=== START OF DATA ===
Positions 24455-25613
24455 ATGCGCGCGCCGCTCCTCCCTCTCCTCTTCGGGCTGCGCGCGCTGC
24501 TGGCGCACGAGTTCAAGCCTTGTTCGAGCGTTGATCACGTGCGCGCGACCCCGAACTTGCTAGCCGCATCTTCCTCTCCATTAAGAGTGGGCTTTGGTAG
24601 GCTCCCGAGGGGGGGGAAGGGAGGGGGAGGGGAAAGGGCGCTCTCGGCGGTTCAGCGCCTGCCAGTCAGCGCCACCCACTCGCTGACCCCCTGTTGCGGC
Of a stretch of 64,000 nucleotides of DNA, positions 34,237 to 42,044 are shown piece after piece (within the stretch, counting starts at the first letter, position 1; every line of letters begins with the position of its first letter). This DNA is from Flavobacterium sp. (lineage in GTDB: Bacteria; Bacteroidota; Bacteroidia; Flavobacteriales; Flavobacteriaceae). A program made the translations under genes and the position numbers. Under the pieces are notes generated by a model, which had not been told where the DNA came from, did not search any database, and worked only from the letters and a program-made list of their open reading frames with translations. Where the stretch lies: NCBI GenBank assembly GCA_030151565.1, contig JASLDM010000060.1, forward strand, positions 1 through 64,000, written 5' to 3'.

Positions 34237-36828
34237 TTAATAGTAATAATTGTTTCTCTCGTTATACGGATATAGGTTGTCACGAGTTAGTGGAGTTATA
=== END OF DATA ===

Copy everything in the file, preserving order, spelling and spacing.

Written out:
Positions 24455-25613
24455 ATGCGCGCGCCGCTCCTCCCTCTCCTCTTCGGGCTGCGCGCGCTGC
24501 TGGCGCACGAGTTCAAGCCTTGTTCGAGCGTTGATCACGTGCGCGCGACCCCGAACTTGCTAGCCGCATCTTCCTCTCCATTAAGAGTGGGCTTTGGTAG
24601 GCTCCCGAGGGGGGGGAAGGGAGGGGGAGGGGAAAGGGCGCTCTCGGCGGTTCAGCGCCTGCCAGTCAGCGCCACCCACTCGCTGACCCCCTGTTGCGGC
Of a stretch of 64,000 nucleotides of DNA, positions 34,237 to 42,044 are shown piece after piece (within the stretch, counting starts at the first letter, position 1; every line of letters begins with the position of its first letter). This DNA is from Flavobacterium sp. (lineage in GTDB: Bacteria; Bacteroidota; Bacteroidia; Flavobacteriales; Flavobacteriaceae). A program made the translations under genes and the position numbers. Under the pieces are notes generated by a model, which had not been told where the DNA came from, did not search any database, and worked only from the letters and a program-made list of their open reading frames with translations. Where the stretch lies: NCBI GenBank assembly GCA_030151565.1, contig JASLDM010000060.1, forward strand, positions 1 through 64,000, written 5' to 3'.

Positions 34237-36828
34237 TTAATAGTAATAATTGTTTCTCTCGTTATACGGATATAGGTTGTCACGAGTTAGTGGAGTTATA